Music Was Better Back Then

Spotify engineer Ajay Kalia did an analysis of individual listening data from U.S. Spotify users and combined it with artist popularity data from audio analytics company The Echo Nest (also owned by Spotify) to determine when people stop listening to contemporary mainstream music. What he found was:

…while teens’ music taste is dominated by incredibly popular music, this proportion drops steadily through peoples’ 20s, before their tastes ‘mature’ in their early 30s.

…men and women listen similarly in their teens, but after that, men’s mainstream music listening decreases much faster than it does for women.

…at any age, people with children (inferred from listening habits) listen to a smaller amounts of currently-popular music than the average listener of that age.

Kalia visualizes the data with this slightly obscure but nevertheless very interesting graphic, which shows that by the time a user has entered his or her thirties, their musical tastes have drifted pretty far from the mainstream.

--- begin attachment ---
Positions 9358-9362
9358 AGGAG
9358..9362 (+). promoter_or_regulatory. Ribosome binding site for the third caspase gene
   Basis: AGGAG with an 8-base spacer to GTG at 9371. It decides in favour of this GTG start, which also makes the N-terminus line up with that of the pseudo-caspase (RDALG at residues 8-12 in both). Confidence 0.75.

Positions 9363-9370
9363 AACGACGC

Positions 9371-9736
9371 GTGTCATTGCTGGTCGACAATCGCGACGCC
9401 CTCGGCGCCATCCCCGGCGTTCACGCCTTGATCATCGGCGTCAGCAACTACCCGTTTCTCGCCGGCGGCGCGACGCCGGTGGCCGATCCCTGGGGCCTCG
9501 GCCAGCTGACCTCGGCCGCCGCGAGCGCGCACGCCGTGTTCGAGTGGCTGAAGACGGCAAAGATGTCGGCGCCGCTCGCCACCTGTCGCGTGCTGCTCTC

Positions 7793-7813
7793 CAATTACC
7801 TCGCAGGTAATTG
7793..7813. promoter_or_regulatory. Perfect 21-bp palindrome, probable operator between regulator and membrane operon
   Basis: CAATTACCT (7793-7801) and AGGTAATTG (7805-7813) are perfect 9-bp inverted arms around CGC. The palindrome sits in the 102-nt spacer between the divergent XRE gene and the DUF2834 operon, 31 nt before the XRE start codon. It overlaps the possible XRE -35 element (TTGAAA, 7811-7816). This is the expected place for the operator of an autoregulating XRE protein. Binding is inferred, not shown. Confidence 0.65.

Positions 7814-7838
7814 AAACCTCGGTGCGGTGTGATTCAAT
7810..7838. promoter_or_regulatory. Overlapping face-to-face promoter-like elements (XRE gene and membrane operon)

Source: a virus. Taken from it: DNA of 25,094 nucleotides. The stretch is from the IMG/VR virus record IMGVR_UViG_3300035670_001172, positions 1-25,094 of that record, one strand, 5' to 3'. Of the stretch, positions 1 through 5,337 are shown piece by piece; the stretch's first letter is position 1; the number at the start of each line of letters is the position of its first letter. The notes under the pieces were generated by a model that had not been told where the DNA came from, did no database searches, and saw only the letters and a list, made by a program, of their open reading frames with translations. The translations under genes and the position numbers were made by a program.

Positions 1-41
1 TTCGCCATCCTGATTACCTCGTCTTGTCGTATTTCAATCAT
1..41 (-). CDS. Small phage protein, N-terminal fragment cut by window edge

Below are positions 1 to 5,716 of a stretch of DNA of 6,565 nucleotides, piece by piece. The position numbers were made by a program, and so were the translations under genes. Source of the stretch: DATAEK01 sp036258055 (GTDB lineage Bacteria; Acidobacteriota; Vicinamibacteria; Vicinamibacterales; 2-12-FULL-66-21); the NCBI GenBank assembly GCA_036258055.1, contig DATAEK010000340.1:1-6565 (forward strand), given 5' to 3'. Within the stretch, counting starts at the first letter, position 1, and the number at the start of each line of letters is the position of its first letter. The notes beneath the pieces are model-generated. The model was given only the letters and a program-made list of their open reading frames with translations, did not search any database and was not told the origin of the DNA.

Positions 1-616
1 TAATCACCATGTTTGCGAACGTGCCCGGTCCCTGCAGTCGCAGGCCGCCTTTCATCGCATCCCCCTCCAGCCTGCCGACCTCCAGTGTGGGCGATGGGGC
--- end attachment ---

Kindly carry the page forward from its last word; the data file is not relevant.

Music Listening Habits Over Spotify Users’ Ages

The point about how listening habits change when people become parents is particularly interesting to me for a couple of reasons. First, I initially thought that I was exempt from this pattern because even as a father I still invest a significant amount of energy into finding and listening to new bands and new music. However, it’s clear to me that the pattern Kalia articulates fits me to a T; the last time I was really conversant in the Billboard Top 40 was in my teens; nowadays I haven’t the slightest interest, in part because with three kids and so little free time, I can only justify listening to the things that truly interest me: my favorite albums from the 1980s and 1990s and new, contemporary acts that carry forward some of those bands’ same ideas and approaches.

Moreover, it’s worth noting how Kalia is able to determine whether and when a Spotify user becomes a parent. There’s certainly nowhere on your Spotify profile where you’d indicate that you have children, but that matters little because you effectively signal your parenthood through your music selections. When you start listening to large amounts of children’s music, it’s a reliable indicator that a child has entered your life. I bet it never occurred to most people that that kind of insight could be derived just from their Spotify usage. That’s the power of big data, for better or worse.

Read the full article at